The intent of the new reservations policy is to limit lost revenue due to late cancellations or no-shows. Late cancellations make it difficult for the AMHS to sell the limited space aboard ferries to other customers.

The new reservation policy includes  new cancellation and change fees and  may be found online at FerryAlaska.com.


SSD: Use Caution

Near Construction

Close to Schools

Construction is going on around Baranof and Keet Gooshi Heen Elementary Schools, and Sitka School District is urging families to take extra caution when traveling to and from the schools.

Not all streets are open around each of the schools, so plan for possible delays and detours, the district said. Additionally, parking at both schools is limited as a result of the ongoing construction.

If walking to Baranof, parents and students are being asked to use either Hollywood or Baranof streets, as they have sidewalks.

Questions about the construction projects can be directed to Stephen Weatherman for Baranof school, 747-4042, or Dave Longtin for Keet Gooshi Heen, 747-1883.


Welcome Home

At Sitka Lutheran

Sitka Lutheran Church at 224 Lincoln Street invites the community to its worship service at 10:30 a.m. Sunday, Aug. 30.

‘‘We welcome those who have been away for awhile or are looking for a place to call home,’’ the church said. ‘‘The open doors celebration of new beginnings will continue with a light lunch.’’

For more information, call 747-3338 or 752-0123.


Protection of Lands

Program Thursday

‘‘Sheet’ka Kwaan – Protection and Prayer for Our Ancestral Lands’’ will be hosted by Alaska Native Sisterhood Camp 4, Alaska Native Brotherhood Camp 1 and Sitka Tribe of Alaska Resource Protection Department 6-8 p.m.  Thursday, Aug. 27, at the Sheet’ka Kwaan Naa Kahidi.

A special invitation is being extended to Tlingit Sitka clan leaders, elders, STA Tribal citizens, STA Tribal Council, Sitka neighbors, first-responders, Assembly members, families and friends affected by recent Sitka events, and all others who wish to come together in the best interest of ancestral lands.

The Incident Response Team, U.S. Coast Guard, National Park Service and the City and Borough of Sitka will provide an update on the recent Jarvis Street diesel spill on Eagle Beach.

Tlingit elders will be given respect by being given time to address, inquire and guide the protection of land and sea, organizers said today.

Prayers ‘‘to balance and acknowledge the hurt from the recent events’’ will be offered for the Sheet’ka Kwaan land in Sitka. All families who wish to join in are welcome.

Coffee and tea will be provided. Light snacks will be appreciated. For more information call 738-6608.


ANS to Meet

ANS Camp 4 will meet 6:30 p.m. Sept. 1 at the ANB Founders Hall.

Highlighting the agenda items will be the second nomination and elections of delegates and alternates for the 100th celebration of Alaska Native Sisterhood in Wrangell at Grand Camp.

For more information call 738-6608.



Vigil Rosary for

Elmer, Ulises Diaz

St. Gregory’s Catholic Church will hold a vigil rosary for Elmer and Ulises Diaz 8:15 p.m. Thursday.


Refreshments will be served in the church hall after the rosary so that people may visit and share their memories of Elmer and Ulises.



Alaska COVID-19
At a Glance

(updated 6-4-20)

By Sentinel Staff

The state Department of Health and Social Services has posted the following update on the number of confirmed COVID-19 cases in Alaska as of 11:00 a.m. Thursday.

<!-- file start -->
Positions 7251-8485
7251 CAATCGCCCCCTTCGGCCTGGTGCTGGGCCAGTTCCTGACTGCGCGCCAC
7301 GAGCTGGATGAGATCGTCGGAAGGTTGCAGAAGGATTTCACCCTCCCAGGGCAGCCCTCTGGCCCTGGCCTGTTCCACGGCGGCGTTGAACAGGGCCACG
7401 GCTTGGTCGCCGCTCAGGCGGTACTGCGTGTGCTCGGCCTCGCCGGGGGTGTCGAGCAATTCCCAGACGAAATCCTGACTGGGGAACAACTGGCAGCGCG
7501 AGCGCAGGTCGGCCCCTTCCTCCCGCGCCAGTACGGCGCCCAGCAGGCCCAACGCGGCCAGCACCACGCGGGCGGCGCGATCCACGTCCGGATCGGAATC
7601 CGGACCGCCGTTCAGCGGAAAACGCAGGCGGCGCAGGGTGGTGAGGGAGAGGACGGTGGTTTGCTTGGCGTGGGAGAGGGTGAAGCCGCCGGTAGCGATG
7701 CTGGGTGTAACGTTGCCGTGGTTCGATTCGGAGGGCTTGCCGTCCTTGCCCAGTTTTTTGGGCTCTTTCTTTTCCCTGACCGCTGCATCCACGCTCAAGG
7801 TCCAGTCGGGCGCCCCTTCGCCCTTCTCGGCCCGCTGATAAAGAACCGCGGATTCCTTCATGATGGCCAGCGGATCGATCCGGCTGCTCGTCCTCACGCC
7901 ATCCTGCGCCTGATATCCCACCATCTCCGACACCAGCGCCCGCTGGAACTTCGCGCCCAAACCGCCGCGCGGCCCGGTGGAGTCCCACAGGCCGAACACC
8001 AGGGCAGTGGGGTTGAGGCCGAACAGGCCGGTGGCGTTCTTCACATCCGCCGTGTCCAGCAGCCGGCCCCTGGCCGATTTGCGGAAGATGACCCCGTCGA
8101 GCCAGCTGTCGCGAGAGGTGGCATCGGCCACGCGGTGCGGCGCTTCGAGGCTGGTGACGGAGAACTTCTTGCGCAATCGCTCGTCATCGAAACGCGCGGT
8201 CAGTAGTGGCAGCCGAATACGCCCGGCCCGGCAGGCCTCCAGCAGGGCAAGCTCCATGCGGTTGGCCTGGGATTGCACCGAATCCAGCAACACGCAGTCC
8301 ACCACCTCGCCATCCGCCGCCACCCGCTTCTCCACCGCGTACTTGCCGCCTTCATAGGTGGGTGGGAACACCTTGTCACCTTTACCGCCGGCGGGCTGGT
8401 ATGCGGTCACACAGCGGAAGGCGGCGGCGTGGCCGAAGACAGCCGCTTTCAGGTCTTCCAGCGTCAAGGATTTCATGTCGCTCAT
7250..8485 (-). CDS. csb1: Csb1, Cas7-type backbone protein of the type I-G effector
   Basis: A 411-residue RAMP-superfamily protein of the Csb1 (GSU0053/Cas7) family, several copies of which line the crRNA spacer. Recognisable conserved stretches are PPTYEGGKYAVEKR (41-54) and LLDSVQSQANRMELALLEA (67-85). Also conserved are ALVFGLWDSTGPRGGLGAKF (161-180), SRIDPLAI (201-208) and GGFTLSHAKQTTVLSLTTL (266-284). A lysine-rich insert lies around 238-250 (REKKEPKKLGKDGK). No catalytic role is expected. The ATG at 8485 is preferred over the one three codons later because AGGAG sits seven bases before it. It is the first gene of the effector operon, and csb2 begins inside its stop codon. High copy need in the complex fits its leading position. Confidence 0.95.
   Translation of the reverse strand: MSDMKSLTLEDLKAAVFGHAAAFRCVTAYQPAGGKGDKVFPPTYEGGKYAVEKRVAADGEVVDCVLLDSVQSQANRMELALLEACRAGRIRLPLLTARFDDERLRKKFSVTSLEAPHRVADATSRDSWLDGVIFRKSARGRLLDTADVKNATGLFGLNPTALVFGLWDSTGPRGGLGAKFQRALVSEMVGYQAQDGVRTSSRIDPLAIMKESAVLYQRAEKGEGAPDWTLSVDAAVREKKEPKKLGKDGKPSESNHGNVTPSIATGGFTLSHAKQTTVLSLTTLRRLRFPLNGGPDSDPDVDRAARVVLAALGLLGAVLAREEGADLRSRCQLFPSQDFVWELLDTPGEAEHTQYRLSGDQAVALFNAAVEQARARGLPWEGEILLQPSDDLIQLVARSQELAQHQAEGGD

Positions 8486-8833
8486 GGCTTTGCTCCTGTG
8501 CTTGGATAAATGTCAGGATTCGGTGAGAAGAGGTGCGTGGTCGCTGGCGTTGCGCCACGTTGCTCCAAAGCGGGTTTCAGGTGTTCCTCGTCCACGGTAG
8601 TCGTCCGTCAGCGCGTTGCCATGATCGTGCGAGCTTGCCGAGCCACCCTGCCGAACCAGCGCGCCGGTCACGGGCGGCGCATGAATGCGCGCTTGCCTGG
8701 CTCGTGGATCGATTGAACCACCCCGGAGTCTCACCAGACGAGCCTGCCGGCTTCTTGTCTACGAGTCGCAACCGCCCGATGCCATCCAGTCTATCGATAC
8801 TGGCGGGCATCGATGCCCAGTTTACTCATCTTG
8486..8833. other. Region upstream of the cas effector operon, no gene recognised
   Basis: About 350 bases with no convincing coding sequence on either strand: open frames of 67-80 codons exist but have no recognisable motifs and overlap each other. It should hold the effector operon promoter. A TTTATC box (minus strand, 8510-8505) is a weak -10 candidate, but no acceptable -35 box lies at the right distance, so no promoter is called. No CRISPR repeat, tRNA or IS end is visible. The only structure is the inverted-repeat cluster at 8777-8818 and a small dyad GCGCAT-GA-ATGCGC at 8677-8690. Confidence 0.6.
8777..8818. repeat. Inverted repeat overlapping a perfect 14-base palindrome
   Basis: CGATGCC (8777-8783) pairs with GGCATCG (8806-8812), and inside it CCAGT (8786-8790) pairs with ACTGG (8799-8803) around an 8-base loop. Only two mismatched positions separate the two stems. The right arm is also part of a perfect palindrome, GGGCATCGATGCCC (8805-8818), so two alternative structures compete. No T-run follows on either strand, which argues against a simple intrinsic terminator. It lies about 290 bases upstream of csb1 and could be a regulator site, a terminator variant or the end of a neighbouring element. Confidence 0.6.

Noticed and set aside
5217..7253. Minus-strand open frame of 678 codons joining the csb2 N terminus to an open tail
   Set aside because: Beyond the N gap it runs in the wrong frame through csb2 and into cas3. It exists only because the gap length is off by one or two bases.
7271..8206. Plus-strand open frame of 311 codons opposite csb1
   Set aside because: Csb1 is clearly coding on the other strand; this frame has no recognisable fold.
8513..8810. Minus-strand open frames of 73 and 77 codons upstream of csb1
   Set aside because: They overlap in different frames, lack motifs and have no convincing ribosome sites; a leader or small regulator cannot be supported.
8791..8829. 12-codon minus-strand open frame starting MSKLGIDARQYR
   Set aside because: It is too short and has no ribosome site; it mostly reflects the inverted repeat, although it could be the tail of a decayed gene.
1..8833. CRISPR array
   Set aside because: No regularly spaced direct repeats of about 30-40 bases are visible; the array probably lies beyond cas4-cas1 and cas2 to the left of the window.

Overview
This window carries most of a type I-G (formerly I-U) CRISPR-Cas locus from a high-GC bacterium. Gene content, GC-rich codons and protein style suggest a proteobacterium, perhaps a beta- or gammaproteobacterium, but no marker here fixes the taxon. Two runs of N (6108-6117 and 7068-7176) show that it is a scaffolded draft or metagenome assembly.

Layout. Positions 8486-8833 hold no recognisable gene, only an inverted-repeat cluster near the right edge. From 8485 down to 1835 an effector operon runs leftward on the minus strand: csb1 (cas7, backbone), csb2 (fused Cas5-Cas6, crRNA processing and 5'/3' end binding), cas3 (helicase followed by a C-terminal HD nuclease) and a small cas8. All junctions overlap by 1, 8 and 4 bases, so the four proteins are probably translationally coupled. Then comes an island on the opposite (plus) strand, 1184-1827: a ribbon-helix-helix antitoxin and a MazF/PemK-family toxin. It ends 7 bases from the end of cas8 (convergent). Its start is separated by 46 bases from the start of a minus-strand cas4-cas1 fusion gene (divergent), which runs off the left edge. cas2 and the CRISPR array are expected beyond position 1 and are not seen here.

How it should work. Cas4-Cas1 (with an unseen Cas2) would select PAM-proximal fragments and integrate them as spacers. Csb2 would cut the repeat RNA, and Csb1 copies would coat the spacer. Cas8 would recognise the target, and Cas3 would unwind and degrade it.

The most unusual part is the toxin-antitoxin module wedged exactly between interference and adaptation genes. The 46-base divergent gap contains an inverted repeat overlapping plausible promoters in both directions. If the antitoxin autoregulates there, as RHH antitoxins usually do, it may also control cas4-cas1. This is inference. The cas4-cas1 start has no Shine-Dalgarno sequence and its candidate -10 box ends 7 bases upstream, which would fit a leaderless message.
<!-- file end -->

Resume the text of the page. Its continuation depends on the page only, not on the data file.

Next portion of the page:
New cases as of Wednesday: 8

Total statewide – 513

The state says the cumulative number of cases hospitalized is 48, and the cumulative number of deaths is 10.

To visit the Alaska DHSS Corona Response dashboard website click here.



Welcome to the Sitka Sentinel's web page. In order to make the Sentinel's news more easily available during the COVID-19 pandemic, we have taken down the paywall to access articles on this page. Just click on an article headline to read the story. 

March 23, 2020



For the duration of the COVID-19 disaster emergency declared by federal, state and local authorities, the Sentinel is taking additional measures to reduce virus exposure to its employees and contractors as well as to the public, while continuing to publish a daily news report for Sitka.

To the extent possible, Sentinel news and sales staff will be working from home. For the protection of our carriers, home delivery of the newspaper will be stopped effective Tuesday, March 24.

The Sentinel will continue to publish on its website sitkasentinel.com. Access to the website will be free to all users. The Sentinel will also produce a print edition Monday through Friday. It will be available to all readers without charge, at locations throughout town.

Initially, these locations are those where the Sentinel's newspaper vending machines are already in place. The coin mechanisms will be disabled or the doors removed to permit easy access. The Sentinel will work with the stores where the paper is usually sold, to designate a place inside or outside the store where the free edition can be made available.  

Home delivery subscriptions are on hold, and after the end of the disaster emergency, subscriptions will be extended at no charge for the number of days that there was no home delivery.

The Sentinel will make its print edition available to the public as early in the day as possible. with all personnel taking precautions to prevent spread of the virus.

The Sentinel is calling upon its customers to observe the COVID-19 emergency precautions already in place, particularly in maintaining a six-foot social distance from others at newspaper distribution sites.

Following is the statement issued by the Sentinel on March 16, stating the Sentinel's emergency procedures, which remain in effect.

The Sentinel office at 112 Barracks Street is closed to the public. We encourage people to use the phone, email or the U.S. Postal Service as much as possible.There is a slot in the front door of the office for ads, news items and payment checks. Emails may be sent to  This email address is being protected from spambots. You need JavaScript enabled to view it. and the phone number is (907) 747-3219.